4. Whether the home can be rented out or not. Some HOA neighborhoods don’t allow certain properties to be leased out, especially on a short-term rental basis.
These nine considerations will ensure you buy the right home for you.
5. The bedroom-to-bathroom ratio. If you buy a single-story home, always buy a property with at least two or 1.75 bathrooms. Buyers in the future will want that. If it’s a two-story home, I recommend that you have a powder room or a half-bathroom on the main level. That’s another thing future buyers will look for.

6. The need for specialty inspections. Home inspections are a must. However, if they red-flag something or tell you that you should look at something a little bit closer with a qualified inspector, we highly recommend you do that.

7. Features that cannot be changed. The two most important features that cannot be changed are location and lot. It’s very important to base the foundation of what you’re looking to buy off of these two factors.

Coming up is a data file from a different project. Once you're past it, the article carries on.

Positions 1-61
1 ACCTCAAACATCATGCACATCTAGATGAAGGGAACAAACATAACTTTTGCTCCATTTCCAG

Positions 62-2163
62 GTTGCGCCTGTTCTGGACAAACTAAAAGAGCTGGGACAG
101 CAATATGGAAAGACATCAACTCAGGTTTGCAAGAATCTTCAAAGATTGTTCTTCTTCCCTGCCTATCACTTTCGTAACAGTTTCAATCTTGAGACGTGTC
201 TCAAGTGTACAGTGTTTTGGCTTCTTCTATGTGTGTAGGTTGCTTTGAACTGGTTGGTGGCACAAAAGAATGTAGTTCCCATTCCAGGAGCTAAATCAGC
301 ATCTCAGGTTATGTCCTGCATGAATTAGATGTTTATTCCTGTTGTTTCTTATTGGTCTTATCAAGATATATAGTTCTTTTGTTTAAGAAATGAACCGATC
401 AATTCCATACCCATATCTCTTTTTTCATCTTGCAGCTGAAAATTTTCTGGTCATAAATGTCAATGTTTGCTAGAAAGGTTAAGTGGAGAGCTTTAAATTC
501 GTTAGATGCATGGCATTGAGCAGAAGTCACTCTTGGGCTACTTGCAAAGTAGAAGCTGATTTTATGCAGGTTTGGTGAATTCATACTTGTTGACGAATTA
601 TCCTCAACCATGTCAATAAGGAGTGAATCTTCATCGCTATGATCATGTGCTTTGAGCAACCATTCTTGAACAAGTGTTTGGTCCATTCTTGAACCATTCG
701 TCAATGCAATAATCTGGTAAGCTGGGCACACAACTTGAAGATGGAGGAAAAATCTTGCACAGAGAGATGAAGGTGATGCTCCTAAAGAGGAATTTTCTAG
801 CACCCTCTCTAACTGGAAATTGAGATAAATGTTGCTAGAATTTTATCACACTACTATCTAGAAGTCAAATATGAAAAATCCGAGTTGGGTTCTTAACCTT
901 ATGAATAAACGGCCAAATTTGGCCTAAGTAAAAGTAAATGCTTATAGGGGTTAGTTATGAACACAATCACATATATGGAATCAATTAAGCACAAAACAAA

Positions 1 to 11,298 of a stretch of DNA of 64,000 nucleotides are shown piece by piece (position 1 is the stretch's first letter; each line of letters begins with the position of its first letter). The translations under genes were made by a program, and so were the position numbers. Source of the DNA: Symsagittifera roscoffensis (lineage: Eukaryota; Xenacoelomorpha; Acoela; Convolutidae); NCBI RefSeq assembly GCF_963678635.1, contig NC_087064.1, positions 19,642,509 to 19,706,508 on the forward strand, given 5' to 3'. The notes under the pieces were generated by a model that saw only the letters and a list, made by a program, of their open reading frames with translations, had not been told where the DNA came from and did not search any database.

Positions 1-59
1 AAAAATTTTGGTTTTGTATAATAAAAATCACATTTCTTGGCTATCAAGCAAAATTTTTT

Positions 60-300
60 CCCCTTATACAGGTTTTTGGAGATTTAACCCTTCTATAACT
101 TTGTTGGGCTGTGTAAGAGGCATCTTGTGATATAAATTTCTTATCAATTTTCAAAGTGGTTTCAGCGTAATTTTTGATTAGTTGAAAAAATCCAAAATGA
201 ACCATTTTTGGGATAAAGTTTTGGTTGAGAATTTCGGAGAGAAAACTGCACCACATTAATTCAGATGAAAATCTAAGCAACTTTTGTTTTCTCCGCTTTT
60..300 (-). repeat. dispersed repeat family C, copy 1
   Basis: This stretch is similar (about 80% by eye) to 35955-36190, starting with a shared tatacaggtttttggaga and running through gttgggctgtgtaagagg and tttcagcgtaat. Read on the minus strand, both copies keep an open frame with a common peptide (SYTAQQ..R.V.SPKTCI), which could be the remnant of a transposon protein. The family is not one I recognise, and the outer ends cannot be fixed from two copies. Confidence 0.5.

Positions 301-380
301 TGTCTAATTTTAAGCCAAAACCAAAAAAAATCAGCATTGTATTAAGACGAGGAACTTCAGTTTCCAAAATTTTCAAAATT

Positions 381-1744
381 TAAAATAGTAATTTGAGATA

8. The resale value. If your home backs up to a busy street, just because that doesn’t bother you doesn’t mean you shouldn’t consider whether it will bother a large part of the buyer pool when you sell the home in the future. Know what kind of adjustments or discounts you need to make when it comes to factors like that so you buy the home correctly and at market value.

9. Whether there is room to grow. When it comes to this, you want to know your lot setbacks, the zoning of your lot, and if you have load-bearing walls. If you want to knock down a wall to open a room up, you’ll want to check with a specialty engineer if that wall is load-bearing. If so, it can still be done, but it might cost a little more.

Our team does our best to check all nine of these boxes when helping our buyers buy homes. If you have any other questions about buying a home, don’t hesitate to reach out to us. We’d love to help you.